SPECIAL GUEST - SOPHIE SPOORS
Updated: Feb 28, 2022
We are thrilled Sophie agreed to share her story with us and our community. Sophie is a mother of two, reflexologist, ((BOUNCE)) instructor and co-founder of Reset Days, she is also a very dear friend. All in all, Sophie is a rather inspirational human and her story is one that needs to be shared and heard. In this powerful blog, Sophie discusses early menopause and her delayed Premature Ovarian Insufficiency (POI) and osteoporosis diagnosis. By sharing her story, Sophie hopes to raise awareness of perimenopause so that others can seek help and support sooner.
Thank you Sophie!
Trudie & Vicky x
Perimenopause and Me by Sophie Spoors
Having gone through fertility treatment in my early 30's (I'm now 43) it has been something that has been so close to my heart. I have now been diagnosed with Premature Ovarian Insufficiency (or 'POI'), which I have been told I have probably had for years and is in actual fact early menopause. This simply means that ovaries aren't working properly). I have also discovered that I have osteoporosis in my lumbar spine and osteopenia in the remaining spine due to rock bottom oestrogen and progesterone levels. So although I am quite daunted (and frustrated by it all) I wanted to share my story in the hope to help others. I'm pleased to see some resources out there educating people, as POI is something I didn't know much about at all.
I was told I was 'too young' to be perimenopausal.
My lack of periods throughout my life has just been something I have kind of lived with - they were never regular in teenage years and then actually stopped in late twenties/early 30's when we started trying for a baby. Suffice to say I couldn't naturally conceive but following IVF I feel extremely lucky and privileged that 2 rounds did result in my children, who are now 11 and 7. My periods never returned and I wasn't too concerned, (something I now hugely regret pursuing in order to get some answers), but in my head, I had had my family and therefore didn't pay much attention. I actually felt so lucky and grateful after what was an all consuming fertility journey, I was focusing on family, leaving the fertility/hormonal impact behind me.
It's now I realise that I wish I had it investigated sooner. To have no periods is not normal, and not ok. I also question why I was never informed at the time (through fertility testing and results of hormone levels) that this potentially needed a close eye on and monitoring in terms of bone health, hormone health and all that comes with it. In 2017/18 I did actually go and enquire about my absent periods - but to no avail. I was told by a hospital consultant that I should just go on the pill to have a bleed. I was 'too young' to be perimenopausal and after stating concern for my bones, I was also told that my calcium levels were 'ok' so bones would be fine.
We don't think of the things we can't feel or see - so let's think about bones!
Subsequently, I gave up, I didn't want to go on the pill, I felt that this wasn't getting to the root cause of the issue. I realise now that there was a lack of understanding, awareness and reassurance about what was going on and no options for me to delve into. This is what I feel very passionately about now, and what needs to change. We can't SEE our bones and therefore it's so easy to neglect them, but they are fundamentally important to our health - in terms of allowing us to move, protecting our organs, containing our body's calcium supply - the list is actually endless! When we think of menopause (at whatever stage) we think about HRT, hormones, moods, brain fog, headaches, all of which are SO, SO important of course, but we don't think of the things we can't feel or see - so let's think about bones! Sometimes it's only small lifestyle changes that can make all the difference.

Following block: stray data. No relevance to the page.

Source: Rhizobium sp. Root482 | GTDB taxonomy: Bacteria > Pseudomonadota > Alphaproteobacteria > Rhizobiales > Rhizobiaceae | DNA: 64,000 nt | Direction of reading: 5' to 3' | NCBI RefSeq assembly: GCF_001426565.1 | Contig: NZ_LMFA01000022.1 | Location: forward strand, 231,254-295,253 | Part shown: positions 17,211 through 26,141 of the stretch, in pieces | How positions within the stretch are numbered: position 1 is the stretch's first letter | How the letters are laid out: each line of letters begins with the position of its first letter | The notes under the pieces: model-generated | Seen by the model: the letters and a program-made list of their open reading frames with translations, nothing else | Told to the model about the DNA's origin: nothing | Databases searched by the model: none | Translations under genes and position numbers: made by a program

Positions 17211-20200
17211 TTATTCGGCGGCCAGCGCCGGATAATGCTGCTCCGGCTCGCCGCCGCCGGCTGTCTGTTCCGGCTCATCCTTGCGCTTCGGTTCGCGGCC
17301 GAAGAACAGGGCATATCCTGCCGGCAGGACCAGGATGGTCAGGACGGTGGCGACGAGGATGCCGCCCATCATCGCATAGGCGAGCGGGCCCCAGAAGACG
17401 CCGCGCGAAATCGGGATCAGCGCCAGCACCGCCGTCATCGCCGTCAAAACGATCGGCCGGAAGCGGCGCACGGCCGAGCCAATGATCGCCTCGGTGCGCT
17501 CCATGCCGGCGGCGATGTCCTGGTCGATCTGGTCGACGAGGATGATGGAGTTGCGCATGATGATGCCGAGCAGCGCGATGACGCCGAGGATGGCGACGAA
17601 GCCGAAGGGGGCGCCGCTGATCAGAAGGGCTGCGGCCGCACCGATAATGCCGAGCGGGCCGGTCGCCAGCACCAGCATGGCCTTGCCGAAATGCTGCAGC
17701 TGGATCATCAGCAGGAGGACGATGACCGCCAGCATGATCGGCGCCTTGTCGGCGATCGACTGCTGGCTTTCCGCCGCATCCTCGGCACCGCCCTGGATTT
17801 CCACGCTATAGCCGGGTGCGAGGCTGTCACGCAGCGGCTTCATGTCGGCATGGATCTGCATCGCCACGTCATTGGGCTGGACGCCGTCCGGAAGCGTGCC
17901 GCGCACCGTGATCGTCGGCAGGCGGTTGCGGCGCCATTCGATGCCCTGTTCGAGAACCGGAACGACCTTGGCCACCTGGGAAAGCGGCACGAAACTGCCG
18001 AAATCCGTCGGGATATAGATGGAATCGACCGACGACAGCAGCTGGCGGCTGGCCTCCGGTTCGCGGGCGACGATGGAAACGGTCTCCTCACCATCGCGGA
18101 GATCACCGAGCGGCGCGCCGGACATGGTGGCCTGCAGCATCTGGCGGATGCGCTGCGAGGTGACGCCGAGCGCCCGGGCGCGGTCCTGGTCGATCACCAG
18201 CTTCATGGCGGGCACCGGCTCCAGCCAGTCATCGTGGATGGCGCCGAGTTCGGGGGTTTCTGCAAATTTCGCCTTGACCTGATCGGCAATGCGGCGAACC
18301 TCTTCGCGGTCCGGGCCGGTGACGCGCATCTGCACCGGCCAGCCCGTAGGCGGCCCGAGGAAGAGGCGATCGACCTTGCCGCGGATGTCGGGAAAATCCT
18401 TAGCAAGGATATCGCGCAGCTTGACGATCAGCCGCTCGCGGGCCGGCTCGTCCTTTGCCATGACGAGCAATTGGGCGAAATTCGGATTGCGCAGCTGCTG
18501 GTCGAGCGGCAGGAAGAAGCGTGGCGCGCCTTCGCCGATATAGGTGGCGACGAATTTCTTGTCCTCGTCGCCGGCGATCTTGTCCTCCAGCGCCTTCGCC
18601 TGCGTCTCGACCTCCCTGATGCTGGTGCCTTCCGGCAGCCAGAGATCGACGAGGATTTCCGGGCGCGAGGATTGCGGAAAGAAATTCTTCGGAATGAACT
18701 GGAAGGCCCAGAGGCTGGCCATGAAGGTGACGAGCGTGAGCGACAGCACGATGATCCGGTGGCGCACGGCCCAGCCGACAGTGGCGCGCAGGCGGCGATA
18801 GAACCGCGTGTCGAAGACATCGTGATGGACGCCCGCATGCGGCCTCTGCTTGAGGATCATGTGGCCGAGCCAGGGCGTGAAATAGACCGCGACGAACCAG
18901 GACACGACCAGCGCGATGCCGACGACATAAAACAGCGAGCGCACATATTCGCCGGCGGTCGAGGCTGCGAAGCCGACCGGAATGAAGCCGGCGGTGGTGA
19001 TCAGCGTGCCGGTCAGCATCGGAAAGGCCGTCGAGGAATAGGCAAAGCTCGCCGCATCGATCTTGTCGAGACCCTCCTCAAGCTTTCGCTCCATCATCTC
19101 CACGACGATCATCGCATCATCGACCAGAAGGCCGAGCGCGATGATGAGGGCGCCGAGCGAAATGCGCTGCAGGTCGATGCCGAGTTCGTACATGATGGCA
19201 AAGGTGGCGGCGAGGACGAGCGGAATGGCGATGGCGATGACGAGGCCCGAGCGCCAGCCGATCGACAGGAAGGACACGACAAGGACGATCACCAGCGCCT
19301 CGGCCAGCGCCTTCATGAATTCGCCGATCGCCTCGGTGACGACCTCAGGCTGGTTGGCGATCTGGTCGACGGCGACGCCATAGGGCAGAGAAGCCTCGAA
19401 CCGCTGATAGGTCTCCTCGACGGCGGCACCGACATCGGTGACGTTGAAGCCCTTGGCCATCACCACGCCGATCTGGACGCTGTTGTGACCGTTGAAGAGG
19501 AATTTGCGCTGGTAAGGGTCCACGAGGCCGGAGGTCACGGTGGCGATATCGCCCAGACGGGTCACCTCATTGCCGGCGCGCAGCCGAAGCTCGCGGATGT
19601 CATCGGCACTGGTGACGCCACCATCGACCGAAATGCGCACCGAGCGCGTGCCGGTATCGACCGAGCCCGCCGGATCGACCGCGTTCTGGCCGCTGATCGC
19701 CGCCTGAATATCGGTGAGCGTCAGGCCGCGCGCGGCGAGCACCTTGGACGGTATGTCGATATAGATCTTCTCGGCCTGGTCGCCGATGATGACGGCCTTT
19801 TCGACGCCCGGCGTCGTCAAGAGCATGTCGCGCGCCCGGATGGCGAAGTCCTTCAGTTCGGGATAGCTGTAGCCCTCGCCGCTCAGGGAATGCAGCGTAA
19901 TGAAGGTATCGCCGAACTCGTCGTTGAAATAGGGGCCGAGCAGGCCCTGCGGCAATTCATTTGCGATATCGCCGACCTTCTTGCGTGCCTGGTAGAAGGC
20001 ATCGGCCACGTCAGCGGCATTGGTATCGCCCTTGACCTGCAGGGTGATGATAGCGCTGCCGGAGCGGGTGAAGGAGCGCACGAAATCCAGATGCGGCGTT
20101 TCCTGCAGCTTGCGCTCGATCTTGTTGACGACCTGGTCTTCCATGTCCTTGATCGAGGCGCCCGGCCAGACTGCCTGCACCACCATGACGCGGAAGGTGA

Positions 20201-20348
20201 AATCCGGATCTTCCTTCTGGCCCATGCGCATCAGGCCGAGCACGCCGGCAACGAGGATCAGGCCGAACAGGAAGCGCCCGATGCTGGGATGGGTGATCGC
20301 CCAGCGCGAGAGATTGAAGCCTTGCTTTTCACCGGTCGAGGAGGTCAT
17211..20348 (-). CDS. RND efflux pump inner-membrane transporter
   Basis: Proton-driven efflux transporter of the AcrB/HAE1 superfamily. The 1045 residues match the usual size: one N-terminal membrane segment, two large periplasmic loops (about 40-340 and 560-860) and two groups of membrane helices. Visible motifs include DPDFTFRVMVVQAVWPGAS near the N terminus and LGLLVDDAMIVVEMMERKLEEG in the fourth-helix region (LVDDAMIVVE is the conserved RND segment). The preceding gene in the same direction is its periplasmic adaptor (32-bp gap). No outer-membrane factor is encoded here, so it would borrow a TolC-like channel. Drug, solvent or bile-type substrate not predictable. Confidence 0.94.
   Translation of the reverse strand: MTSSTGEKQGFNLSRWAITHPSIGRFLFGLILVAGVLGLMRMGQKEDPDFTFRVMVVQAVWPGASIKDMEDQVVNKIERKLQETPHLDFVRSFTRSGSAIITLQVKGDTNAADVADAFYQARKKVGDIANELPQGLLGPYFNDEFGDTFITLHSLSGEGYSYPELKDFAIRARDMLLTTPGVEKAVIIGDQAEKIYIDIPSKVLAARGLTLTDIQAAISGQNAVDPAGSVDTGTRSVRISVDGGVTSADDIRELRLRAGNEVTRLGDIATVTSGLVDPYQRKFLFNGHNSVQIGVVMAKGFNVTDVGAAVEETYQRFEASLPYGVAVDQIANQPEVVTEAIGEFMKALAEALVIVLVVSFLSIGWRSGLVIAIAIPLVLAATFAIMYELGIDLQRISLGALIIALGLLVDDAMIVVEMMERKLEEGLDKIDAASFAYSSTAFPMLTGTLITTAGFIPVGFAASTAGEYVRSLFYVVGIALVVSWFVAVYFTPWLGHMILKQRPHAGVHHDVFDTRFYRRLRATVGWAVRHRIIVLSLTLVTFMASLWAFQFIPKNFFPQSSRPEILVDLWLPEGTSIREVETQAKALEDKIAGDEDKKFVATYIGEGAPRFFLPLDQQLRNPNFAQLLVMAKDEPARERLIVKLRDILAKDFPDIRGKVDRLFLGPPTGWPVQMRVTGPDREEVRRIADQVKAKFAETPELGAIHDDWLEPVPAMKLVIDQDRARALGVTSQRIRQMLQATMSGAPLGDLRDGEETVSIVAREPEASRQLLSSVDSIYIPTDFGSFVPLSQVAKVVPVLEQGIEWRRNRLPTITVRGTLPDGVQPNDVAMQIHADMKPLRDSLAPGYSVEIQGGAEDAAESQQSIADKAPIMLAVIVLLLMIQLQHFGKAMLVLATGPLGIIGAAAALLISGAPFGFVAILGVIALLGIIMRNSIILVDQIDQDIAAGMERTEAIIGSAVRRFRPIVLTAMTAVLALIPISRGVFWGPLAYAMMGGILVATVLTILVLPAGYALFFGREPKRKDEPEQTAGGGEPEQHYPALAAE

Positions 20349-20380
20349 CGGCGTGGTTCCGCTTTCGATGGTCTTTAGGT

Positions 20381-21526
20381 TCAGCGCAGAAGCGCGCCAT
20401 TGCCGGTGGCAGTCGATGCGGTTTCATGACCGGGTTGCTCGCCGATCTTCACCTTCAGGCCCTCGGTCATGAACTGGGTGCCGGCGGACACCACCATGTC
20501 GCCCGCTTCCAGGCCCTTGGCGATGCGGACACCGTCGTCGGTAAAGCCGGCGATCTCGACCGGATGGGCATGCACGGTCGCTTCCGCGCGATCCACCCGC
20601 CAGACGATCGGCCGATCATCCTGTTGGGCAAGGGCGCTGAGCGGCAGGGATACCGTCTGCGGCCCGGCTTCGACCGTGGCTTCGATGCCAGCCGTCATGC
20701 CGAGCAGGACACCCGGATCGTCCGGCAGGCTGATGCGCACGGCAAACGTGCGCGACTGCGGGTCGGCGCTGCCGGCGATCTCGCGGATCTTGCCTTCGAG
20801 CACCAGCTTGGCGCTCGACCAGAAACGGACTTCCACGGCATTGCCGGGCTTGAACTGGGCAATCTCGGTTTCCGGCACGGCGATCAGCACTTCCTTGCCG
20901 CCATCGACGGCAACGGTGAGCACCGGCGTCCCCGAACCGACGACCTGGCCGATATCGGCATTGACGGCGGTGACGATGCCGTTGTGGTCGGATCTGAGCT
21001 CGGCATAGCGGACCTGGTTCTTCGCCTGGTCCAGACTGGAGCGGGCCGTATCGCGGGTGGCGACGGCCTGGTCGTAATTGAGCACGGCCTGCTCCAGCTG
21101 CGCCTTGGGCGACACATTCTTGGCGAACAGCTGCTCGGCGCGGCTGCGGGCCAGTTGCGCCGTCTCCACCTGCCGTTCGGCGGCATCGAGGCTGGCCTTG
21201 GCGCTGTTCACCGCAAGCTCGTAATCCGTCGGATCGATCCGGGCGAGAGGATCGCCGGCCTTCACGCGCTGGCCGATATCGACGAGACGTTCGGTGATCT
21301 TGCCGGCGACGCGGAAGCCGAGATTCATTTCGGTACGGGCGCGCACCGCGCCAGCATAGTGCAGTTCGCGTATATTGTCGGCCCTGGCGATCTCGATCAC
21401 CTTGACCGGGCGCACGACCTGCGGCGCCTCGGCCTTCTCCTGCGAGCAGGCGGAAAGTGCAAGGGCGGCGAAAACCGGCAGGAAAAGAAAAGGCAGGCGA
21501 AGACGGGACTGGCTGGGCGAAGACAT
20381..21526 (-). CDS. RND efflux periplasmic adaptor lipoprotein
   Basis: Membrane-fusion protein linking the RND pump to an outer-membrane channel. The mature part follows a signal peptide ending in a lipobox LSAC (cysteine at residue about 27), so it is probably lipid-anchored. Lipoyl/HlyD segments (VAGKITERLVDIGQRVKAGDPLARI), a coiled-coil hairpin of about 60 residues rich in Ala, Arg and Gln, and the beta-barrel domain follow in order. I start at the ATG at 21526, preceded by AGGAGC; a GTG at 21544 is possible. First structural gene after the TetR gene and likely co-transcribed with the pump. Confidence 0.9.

Like so many women I felt cross that I needed to fight for [HRT]
In positive news I am very grateful that I have been into fitness for many years, and actually enjoy eating well and learning about ways to better my wellbeing. I feel lucky that I can easily tweak my lifestyle in order to help in terms of bones and POI/early menopause. I am grateful for what my body CAN do - so now it's about prevention and helping myself in any way I can. I started HRT a few weeks ago, which is perhaps something I should have been on for some years. I was denied this from my GP in the first instance (a few months ago) as he said I wasn't 'showing signs of menopause'. All of this despite knowing about my bone health results. I have now learnt that HRT is actually LICENSED to be given following a diagnosis of osteoporosis which frustrates me more! Like so many women I felt cross that I needed to fight for it.
I often feel the guilt of not having done anything sooner to find out what was going on. But HRT is the way forward for me....hopefully better sleep, better protected bones, stability in mood, along with a few tweaks in strength work, bodyweight exercises, balance work, supplements and introducing a more of an alkaline diet. I'm grateful I know this now and feel, like so many others, it's about sharing our knowledge and stories in the hopes to help others.
Having spoken to a few organisations with regards to POI/fertility/bone health, I feel there is help out there but you have to search for it. POI is something that can even be diagnosed in early teens (one in 10,000 are under 20) and can often be highlighted during fertility treatment (where potentially my diagnosis could've been made). I just hope more healthcare professionals are more aware of these things and can be better equipped to suggest help, resources and advice during vulnerable times.
Here are a few organisations that may be useful:
Newson Health - My Menopause Doctor
The Happy Menopause
The Bone Coach Osteoporosis & Bone Health